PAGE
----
4. Describe the mountains of N.A.
5. Name and describe the following: Monrovia, Odessa, Denver, Manitoba, Hecla, Yukon, St. Helena, Juan Fernandez, Aspinwall, and Orinoco.
6. Name and locate the principal trade centers of the U.S.
7. Name all the republics of Europe and give capital of each.
8. Why is the Atlantic Coast colder than the Pacific in the same latitude?
9. Describe the process by which the water of the ocean returns to the sources of rivers.
10. Describe the movements of the earth. Give inclination of the earth.
(Time, 45 minutes)
1. Where are the saliva, gastric juice, and bile secreted? What is the use of each in digestion?
2. How does nutrition reach the circulation?
3. What is the function of the liver? Of the kidneys?
4. How would you stop the flow of blood from an artery in the case of laceration?
5. Give some general directions that you think would be beneficial to preserve the human body in a state of health.
I’m not sure that matters or that kids were any better “informed” in 1895 than any of us are now. When it came time to plunge the nation into war in 1917, it took a massive propaganda campaign, run by Edward Bernays, labeled the Committee on Public Information. It worked. I imagine that then, like now, only a few could resist. I recall (reading about – I’m not that old!) the town of Lewistown, Montana having a riot and a book burning fair. It all centered on contrived hatred of Germans.
But at least kids in 1895 had a better grasp of detail. Notice the above test, while more rigorous than anything offered today, is still just regurgitation. I once took a college course in American Thought and Policy, and it was basically lecture and required reading, nothing unusual except that the tests were 100% essay, and very difficult. The professor asked questions that required original thought. He did not care if we got the answers “right,” but wanted to see our thought processes at work. I never before or since experienced such a class. Those tests, hand written and blue books, were brutal. I studied long and hard to pass the CPA exam, but even that test, 19 hours over two days in those days, was regurgitation. There’s no original thought to be had in accounting, business law or auditing. I just had to memorize.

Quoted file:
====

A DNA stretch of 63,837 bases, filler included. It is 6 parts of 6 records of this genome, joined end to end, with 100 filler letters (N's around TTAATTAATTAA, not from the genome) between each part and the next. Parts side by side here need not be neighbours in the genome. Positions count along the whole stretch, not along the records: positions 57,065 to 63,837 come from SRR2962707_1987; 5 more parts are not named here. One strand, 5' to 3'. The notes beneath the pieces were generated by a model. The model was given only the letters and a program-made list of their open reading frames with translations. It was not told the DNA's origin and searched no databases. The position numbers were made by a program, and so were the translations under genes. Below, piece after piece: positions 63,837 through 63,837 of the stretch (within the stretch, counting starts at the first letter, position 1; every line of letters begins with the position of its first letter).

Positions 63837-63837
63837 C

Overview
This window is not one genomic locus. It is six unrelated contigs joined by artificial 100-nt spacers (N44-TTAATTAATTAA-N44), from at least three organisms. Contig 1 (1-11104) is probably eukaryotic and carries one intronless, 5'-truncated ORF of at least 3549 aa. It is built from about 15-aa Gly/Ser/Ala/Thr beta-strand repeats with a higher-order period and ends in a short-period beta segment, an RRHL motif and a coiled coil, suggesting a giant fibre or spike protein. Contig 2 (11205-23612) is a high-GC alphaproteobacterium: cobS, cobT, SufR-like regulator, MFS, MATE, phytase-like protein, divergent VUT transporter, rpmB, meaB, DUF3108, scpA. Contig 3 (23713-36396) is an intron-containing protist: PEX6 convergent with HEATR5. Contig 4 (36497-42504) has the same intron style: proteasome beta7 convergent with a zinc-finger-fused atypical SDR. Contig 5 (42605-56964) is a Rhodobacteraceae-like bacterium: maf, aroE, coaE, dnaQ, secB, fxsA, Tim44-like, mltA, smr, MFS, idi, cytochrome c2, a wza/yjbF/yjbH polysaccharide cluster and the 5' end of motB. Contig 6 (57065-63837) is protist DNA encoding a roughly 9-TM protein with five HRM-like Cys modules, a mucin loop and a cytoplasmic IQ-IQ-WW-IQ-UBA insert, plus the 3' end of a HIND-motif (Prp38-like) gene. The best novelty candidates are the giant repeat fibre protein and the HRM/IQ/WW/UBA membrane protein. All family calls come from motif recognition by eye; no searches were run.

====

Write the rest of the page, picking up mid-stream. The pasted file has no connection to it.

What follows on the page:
Maybe there was a time, after the revolution, when education and propaganda were not so all-encompassing as now. Maybe there was a time when people thought freely and evaluated things on their own and made their own judgments. But I look back on the Civil War (again, I was not there), for example, and while I know there was turmoil leading up to it, I also know that the real purpose of the war was never openly discussed, except in parts of the South where people saw their way of life threatened. I am not talking about slavery, which would have come to a natural end as it had in more advanced placed like Britannia and Mexico. Rather, if you read even current Southern literature, it was about the industrial North imposing its will on the South, cementing it in its role as a resource colony. Did the South have a right to just up and leave? Of course! It took some very well-schooled judges to get around that one.
This random stream of consciousness came about because of a conversation I listened to, below, between Tom Cowan and Catherine Austin Fitts. I found it gripping. In private conversation, Stephers offered some insight on Fitts I did not have, and I came to suspect she evaluated her audience and knew she could speak freely and on a wider range of topics than in a normal interview. Maybe, Stephers, you can add to to this post in the comments your thoughts on Fitts. (Again, if this interview is taken down by YouTube, let me know, as I have downloaded it.)
I know, it’s long, and I really don’t expect people to just drop everything, so I will highlight the parts that caught my attention.
- Fitts refers to a time when the people of the United States were being offered choices, perhaps the era 1970-2000, and the leadership was appalled that they were making the wrong ones, always wanting an easier life with more handouts. Maybe so, as my experience is that Americans really are spoiled.
- Leadership had developed, on the sly, technology for mind control and tracking. Perhaps, she says, Bill Gates real accomplishment that placed him in a leadership role was the development of back-door technology on our computers that allowed him to monitor everything we do electronically. I don’t imagine it so, that is, I don’t imagine Gates has ever written a line of computer code, but was selected to be the face of Microsoft due to his position in the families, our overlords, and that even now he is just a pretty face.
- Having become disgusted with the development of the attitudes and habits of the American people, the leadership decided that the time of the United States as the world beacon of prosperity and progress was at an end. They abandoned hope, and thereafter took steps to reduce or end prosperity. She was not clear on these steps, but globalization was surely part of it, as cheaper and better labor was available elsewhere. Asia is now in position to step into our former role.